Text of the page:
At age fifteen, Laban Samuel Records (1856-1940), the youngest of twelve children, moved west with his family from Indiana to Kansas.
About sixty-six years later, writing in pencil on Big Chief tablets, he remembered this move and his other western experiences through the year 1892, when he settled with his wife and children on the claim he had staked in the Cheyenne-Arapaho Run.
In the intervening years, Laban was a freighter with his brother on the Santa Fe Trail and a cowpuncher in the Dodge City stockyards.
He first encountered Indians on the banks of the Verdigris River in southern Kansas, learned the Osage language, and became an agency cook at Pawhuska.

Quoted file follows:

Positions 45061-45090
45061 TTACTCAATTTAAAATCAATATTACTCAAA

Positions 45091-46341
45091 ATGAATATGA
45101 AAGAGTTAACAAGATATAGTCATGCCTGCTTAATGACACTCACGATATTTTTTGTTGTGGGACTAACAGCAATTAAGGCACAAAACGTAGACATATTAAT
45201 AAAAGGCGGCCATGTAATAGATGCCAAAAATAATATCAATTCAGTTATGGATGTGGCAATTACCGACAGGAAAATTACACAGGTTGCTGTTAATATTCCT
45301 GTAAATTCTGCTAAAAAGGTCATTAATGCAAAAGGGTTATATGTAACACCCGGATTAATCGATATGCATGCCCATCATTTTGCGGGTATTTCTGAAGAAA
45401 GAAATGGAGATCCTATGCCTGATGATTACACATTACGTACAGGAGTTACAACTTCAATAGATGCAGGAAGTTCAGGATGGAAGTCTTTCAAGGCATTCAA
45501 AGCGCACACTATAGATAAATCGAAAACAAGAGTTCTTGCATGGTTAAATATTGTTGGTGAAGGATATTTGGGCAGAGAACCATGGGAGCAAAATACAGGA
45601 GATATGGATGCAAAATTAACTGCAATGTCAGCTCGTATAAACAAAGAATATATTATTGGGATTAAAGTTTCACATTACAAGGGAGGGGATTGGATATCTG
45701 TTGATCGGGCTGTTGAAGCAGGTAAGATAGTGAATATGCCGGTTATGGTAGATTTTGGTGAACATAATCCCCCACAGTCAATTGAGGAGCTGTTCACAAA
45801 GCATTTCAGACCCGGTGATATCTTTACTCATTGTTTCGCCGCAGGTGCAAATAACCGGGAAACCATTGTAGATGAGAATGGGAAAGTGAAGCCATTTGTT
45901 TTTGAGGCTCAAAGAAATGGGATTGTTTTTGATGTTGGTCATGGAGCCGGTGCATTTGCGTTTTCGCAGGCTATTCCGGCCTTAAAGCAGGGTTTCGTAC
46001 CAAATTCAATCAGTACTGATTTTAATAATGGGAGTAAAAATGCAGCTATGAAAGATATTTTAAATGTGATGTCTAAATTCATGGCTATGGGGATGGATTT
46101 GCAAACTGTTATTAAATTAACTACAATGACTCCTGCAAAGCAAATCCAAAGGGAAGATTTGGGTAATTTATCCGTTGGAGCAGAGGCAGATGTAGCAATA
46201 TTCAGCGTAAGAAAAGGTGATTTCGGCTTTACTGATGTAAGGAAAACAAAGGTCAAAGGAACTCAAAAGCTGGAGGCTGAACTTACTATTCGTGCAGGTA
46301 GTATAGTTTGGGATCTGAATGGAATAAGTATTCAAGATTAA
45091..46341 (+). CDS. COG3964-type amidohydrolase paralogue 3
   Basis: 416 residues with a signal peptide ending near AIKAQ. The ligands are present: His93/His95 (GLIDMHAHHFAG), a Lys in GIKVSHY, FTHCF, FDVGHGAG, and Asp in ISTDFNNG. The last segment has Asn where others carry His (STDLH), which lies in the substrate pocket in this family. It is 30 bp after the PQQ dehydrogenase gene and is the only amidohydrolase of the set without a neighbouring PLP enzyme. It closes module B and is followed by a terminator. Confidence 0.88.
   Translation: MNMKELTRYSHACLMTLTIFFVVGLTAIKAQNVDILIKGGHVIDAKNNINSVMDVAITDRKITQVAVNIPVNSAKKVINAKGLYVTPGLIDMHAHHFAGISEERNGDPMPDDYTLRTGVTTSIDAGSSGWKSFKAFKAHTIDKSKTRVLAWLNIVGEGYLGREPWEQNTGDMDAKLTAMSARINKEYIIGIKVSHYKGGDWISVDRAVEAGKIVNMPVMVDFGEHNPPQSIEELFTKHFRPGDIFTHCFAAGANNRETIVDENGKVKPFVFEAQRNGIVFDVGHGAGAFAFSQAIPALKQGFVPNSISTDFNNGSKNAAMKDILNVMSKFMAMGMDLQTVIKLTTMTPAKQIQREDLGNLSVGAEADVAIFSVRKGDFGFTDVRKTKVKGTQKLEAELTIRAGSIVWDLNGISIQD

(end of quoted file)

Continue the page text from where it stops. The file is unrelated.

Later he worked in the Cherokee Outlet as a line rider for the T-5 and Spade ranches, eventually becoming a foreman.
Because of Laban’s firsthand knowledge of people and events, his account adds a new perspective to several infamous episodes.
For example, he barely escaped the raid by Dull Knife and other Cheyenne warriors in 1878, and he knew the participants in the Medicine Lodge bank robbery, the Talbot raid at Caldwell, and the Potts-Franklin shootout on the T-5 Ranch.
In addition, Laban recounted many affectionate and often humorous stories about Outlet ranchers such as Maj.
Andrew Drumm, Outlet cowpunchers such as Charlie Siringo, Texas trail drivers such as “Shanghai” Pierce, and western writers such as Thomas McNeal of the Medicine Lodge Cresset, Scott Cummings (the “Pilgrim Bard”), and Pawnee Bill.
But perhaps most memorable are Laban’s stories of everyday cowboy life: herding cattle with his dog Shep, riding his favorite horses, and surviving the rigors encountered by everyone on the western range – tornadoes,rattlesnakes, cold and snow, outlaws, and hard work.